• Collection and recycling could be enhanced through better product design and partnerships
  • Find ways to engage the public to increase recycling

  • Working with local communities
  • ease transition after plant/mining operations cease or are scaled back
  • integrate into or adapt to the local culture

  • Develop strategic alliances between workers and management looking to increase operating efficiencies while achieving environmental improvements

Responsible Management

  • Industry should develop a Mission Statement for the 21st Century

    - that would represent a cultural change

    - that would embrace SD as a guiding principle

  • that would foster increasing trust, confidence and credibility
  • Demonstrate continued progress on production, use, recycling, and disposal methods which enhances sustainable development, including responsible management of the processes and products throughout their life. This needs to be measurable and transparent (e.g. tracking recycling)
  • Operate in a transparent and open manner
  • Companies should develop and implement environmental management systems, e.g. ISO 14000, and communicate them to the public
  • Develop processes and products with a view to promoting sustainable development
  • Reduce emissions, reuse and recycle products
  • More R&D and education and training are required through the whole chain from exploration and product development to use, recycling and disposal to enhance sustainable development


  • Governments should seek a more objective and scientific rationale towards the regulation of metals

  • Government, industry and other stakeholders should develop appropriate decision-making framework and the necessary tools for screening and classifying metals and their compounds

  • Review regulatory framework affecting wastes to ensure they are not counterproductive to recycling and therefore to the environment

  • Regulations which impede sustainable development activities should be reviewed and replaced with regulations which support and encourage sustainable development, e.g., enhance recycling of metals and make better use of by-products from metal processing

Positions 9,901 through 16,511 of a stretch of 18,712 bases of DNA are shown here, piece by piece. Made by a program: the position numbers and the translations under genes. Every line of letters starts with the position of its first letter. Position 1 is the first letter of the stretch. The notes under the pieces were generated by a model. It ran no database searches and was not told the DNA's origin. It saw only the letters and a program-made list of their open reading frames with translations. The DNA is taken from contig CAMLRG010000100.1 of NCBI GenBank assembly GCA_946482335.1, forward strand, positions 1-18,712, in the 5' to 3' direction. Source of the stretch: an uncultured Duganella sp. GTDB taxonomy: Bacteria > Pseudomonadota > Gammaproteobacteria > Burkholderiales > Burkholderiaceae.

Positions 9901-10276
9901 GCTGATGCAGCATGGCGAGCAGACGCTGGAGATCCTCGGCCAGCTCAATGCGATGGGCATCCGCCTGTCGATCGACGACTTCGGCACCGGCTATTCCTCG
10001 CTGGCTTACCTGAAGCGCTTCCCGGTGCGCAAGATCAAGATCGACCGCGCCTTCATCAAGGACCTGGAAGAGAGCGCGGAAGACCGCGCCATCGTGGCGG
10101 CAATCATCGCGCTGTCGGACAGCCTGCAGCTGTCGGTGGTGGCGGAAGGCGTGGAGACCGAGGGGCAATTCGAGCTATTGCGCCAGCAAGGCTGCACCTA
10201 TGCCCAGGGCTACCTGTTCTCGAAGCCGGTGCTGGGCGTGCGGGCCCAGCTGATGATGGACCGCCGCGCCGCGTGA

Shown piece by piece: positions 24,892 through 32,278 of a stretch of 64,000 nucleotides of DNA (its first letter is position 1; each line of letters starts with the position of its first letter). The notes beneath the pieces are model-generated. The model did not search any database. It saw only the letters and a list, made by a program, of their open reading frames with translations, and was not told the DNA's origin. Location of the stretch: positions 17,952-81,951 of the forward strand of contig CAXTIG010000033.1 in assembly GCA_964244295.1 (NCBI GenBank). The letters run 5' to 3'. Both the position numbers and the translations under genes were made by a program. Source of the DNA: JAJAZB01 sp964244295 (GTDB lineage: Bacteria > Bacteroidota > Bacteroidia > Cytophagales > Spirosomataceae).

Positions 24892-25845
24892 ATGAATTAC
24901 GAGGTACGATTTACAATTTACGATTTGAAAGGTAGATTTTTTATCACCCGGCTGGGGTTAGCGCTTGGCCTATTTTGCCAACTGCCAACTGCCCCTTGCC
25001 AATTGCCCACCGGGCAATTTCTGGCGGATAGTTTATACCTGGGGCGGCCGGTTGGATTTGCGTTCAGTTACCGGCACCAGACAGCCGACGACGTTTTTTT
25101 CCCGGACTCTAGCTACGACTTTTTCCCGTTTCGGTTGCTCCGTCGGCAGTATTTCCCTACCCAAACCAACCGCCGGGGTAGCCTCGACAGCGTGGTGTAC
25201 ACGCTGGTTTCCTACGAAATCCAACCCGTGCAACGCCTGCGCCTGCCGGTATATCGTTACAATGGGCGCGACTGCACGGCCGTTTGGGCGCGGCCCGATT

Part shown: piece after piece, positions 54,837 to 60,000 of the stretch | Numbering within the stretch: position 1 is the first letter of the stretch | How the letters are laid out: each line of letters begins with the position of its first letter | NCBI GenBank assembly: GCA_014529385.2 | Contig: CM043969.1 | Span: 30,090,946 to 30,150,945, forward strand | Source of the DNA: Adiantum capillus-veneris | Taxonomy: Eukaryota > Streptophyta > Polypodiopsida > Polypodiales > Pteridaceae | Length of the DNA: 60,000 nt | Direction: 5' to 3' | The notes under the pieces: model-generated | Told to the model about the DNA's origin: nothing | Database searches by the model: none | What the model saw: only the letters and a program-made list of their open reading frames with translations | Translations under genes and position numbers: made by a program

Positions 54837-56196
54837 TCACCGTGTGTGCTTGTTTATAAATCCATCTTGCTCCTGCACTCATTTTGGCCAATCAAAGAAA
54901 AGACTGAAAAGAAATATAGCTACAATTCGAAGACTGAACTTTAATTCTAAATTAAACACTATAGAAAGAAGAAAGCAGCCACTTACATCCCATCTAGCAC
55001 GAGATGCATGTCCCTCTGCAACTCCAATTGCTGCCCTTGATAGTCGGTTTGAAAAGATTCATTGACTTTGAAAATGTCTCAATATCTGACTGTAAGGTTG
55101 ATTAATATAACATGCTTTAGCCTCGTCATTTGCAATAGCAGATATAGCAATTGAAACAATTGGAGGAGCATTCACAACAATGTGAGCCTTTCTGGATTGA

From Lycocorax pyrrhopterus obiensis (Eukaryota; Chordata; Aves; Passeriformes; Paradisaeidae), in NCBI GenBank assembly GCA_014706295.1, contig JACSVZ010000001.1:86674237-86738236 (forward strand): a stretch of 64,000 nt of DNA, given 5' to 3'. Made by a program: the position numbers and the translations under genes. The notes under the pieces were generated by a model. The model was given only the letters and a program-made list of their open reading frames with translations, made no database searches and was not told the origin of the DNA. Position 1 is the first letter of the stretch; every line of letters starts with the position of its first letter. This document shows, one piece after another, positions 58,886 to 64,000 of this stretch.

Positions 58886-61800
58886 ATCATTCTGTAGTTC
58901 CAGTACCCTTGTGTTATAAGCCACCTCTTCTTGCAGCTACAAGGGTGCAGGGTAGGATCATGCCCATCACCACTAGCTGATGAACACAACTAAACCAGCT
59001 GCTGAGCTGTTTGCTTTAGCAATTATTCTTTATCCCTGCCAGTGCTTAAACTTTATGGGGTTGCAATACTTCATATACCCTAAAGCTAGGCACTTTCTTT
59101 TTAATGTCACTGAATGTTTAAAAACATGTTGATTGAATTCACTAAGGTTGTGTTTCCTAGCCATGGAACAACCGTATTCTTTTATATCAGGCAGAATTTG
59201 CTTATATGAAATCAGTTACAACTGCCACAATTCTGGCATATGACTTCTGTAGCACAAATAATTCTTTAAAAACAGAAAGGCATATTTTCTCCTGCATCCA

• Governments should recognise the importance of redistributing rents to the communities that are directly affected by associated industrial activities


  • To enhance transparency, information about the production, use and recycling of metals must be made available to the public

  • Models and methodologies used to assess metal should be appropriate for metals
  • Where there is a lack of data/science it is in the industry’s best interest to provide and develop the data/science.
  • Involve regulators as early as possible to facilitate transfer of results

  • All sectors, producers, manufacturers, recyclers and users, should share experiences and needs in order to promote synergies in the life cycle of a product to enhance sustainable development

  • Study Groups should take account of work already done in other forums, such as UNEP, ILO, WHO, and industry, and compile codes of practise on all aspects of metal production and use addressing environmental impact and social issues. All stakeholders should be involved in this work
  • Need to develop methodologies for calculating recycling, and to obtain better information on recycling rates, paths, and fates


  • Develop a long term strategy that recognises the important contribution of non-ferrous metals to technological progress and wealth creation, including its distribution to society, and that describes how non-ferrous metals can be used and re-used safely
  • Need to continue the dialogue between governments, industry, NGOs initiated by this workshop on issues such as assessing and addressing the contribution of metals to sustainable development
  • Increase public awareness of the contribution of non-ferrous metals recycling to sustainable development

Additional details and results can be found in the attached break-out group reports.

International Copper Study Group International Lead and Zinc Study Group International Nickel Study Group